Issue 12, Semester 1
By Ian Khor
I still remember the very first conversation I had with an Australian about Malaysia during an ice breaker activity asked during my first undergraduate tutorial.
“Where you from, mate?”
“Malaysia? Where’s that?”
“The country above Singapore.”
“You mean Thailand?”
“No, below Thailand.”
“You mean Bali?”
Even now, I smile at the thought of his confused face, seemingly trying to figure out if there are gaps in the map he had in his mind. I didn’t blame him though. Internationally, Malaysia is a small player and seemingly of no consequence. Conduct a Google search of the country before 2018 and you will only find sporadic articles about the country, mostly dry facts about their economy or as part of a bucket list of ‘Places to Visit Before You Die’. As compared to the reams of articles on Trump, China, North Korea or whatever the fuck Pauline Hanson is up to these days, there would often be little to no acknowledgement of Malaysian politics in the global news circles.
However, all of that changed recently. Malaysia’s 14th General Election recently concluded on 9 May 2018, and will live on as a defining moment in the country’s 61-year history. For the very first time, there was a transition of government. The opposition coalition of parties, known as Pakatan Harapan, won enough seats to form a simple majority in government. In the process, they defeated the ruling party, Barisan Nasional, who have been in power since Malaysia’ independence in 1957, and was the longest continuing ruling coalition party in any modern democracy before the recent election.
Even House of Cards has nothing on the drama, complexities and contradictions of the recent Malaysian election. Let’s start with the ruling party. Barisal Nasional was led by Najib Razak, the newly ex-Prime Minister of Malaysia. During his reign, Razak faced multiple allegations of corruption, including siphoning off public money to support his wife’s lavish spending, and the infamous 1MDB scandal, where Najib was accused of (again) siphoning off around $1 billion from a national sovereign wealth for his own personal use. The latter is the subject of investigations in several countries such as the US, Switzerland and Singapore. In the end, the rampant corruption, along with rising living costs and a stagnant economy, was too much for the Malaysian public to stomach. They finally voted him out of office.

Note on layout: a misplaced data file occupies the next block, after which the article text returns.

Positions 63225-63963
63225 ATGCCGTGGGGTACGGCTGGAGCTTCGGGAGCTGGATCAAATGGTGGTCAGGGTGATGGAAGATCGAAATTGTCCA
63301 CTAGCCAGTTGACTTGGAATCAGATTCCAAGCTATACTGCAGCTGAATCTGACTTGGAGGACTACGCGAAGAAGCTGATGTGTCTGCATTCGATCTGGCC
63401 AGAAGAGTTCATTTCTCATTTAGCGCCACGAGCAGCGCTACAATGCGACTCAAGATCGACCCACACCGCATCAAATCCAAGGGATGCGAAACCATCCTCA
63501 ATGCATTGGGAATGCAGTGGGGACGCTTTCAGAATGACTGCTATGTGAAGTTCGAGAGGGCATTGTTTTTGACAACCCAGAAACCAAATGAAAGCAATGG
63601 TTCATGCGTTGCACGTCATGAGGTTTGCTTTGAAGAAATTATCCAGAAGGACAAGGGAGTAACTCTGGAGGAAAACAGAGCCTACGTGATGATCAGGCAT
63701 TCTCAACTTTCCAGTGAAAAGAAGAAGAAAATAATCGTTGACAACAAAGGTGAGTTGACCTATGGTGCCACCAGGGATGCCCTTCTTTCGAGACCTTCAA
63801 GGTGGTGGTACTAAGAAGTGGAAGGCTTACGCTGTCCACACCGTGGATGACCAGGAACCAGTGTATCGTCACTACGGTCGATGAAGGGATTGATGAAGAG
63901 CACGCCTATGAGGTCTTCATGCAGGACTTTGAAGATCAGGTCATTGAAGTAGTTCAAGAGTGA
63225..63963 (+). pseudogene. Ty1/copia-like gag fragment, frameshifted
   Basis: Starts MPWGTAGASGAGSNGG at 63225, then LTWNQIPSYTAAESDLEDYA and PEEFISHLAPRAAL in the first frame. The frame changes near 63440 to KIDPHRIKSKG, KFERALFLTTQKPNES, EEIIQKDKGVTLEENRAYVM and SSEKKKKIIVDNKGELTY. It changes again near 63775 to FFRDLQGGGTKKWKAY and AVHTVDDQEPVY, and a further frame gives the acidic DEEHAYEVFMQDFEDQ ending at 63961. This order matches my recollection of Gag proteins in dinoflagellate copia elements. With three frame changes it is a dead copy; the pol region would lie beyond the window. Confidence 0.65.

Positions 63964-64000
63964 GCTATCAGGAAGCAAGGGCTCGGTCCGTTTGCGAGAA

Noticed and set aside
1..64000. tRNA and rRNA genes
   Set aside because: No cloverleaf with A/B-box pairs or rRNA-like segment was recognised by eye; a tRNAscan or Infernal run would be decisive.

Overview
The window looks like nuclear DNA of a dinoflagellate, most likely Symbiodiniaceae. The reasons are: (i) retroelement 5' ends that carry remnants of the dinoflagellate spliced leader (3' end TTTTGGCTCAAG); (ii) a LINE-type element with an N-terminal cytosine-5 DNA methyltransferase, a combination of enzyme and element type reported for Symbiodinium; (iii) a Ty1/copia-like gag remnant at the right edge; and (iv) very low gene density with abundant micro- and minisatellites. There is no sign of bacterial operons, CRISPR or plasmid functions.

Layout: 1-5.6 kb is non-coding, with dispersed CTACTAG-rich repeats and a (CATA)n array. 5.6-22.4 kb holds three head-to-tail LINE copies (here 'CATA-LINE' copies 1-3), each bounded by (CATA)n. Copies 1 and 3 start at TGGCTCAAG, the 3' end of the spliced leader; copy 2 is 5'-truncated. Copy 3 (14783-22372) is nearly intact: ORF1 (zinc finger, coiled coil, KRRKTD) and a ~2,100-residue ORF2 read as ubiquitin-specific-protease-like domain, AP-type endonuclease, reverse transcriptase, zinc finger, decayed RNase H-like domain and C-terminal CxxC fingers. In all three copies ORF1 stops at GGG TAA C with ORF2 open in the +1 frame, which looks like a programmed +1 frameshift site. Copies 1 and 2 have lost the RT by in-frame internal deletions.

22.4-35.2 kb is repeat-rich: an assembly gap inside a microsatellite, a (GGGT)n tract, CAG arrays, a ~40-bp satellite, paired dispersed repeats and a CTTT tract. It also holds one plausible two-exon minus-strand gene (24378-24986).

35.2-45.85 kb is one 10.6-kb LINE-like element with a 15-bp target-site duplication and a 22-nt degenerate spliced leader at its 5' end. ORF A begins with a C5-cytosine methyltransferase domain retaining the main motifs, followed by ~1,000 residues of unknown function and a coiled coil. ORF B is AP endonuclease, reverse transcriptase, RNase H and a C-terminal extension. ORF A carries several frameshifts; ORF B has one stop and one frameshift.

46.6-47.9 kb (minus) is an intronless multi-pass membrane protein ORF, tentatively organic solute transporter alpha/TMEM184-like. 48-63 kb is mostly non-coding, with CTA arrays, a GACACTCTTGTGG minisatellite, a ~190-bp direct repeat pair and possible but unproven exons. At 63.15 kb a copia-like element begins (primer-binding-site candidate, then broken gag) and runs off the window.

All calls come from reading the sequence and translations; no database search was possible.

Then, there’s the opposition coalition. Pakatan Harapan is fronted by the 92-year-old Mahathir Mohammad, now considered the oldest Prime Minister in the world due to the recent election win. This is where things get a little complicated. Before this election, he was Malaysia’s 4th Prime Minister and was a part of the ruling coalition, Barisan Nasional. He acted as a mentor to Najib Razak and groomed him for future Prime Ministership, while also being the man responsible for jailing Anwar Ibrahim, who is the actual opposition leader but was unable to run during this election because, you know, jail.
The significance of this recent election should not be understated. For the people of Malaysia, it means they can look forward to the future with renewed optimism. Other than the uncontrollable levels of corruption, Barisan Nasional had been sliding into what we might call ‘Kim Jong Un levels of dictatorship’, which included jailing, bribing or even killing anyone who would even try to protest Rajak’s rule. I’m slightly wary at the prospect of having a previous Prime Minister, the one responsible for placing the opposition leader in prison for the first time, leading the country again. However, recent events have me looking forward with renewed optimism.
The government has banned the former Prime Minister and his family from travelling overseas whilst reopening the government investigation into 1MDB. Anwar has been given a royal pardon, freed from prison and is ready to take on the mantle of Prime Ministership himself in the next couple of years. The recently formed government includes Wan Azizah, Malaysia’s first female Deputy Prime Minister, and Lim Guan Eng, Malaysia’s first Chinese finance minister, which only goes to show the world the new, progressive face of the incoming government. The controversial goods and services tax has been scrapped and a Council of Elders formed, comprising prominent ex-government officials and Malaysian industry leaders. It is tasked with beginning institutional reforms which will transform Malaysia into a vibrant,democratic and high-income nation by the year 2020.
Many oppressed societies around the world continue to live in the shadow of dictatorship. Malaysia’s recent election stands as a beacon of hope to these societies,
Democracy, when people exercise their power, still kicks ass.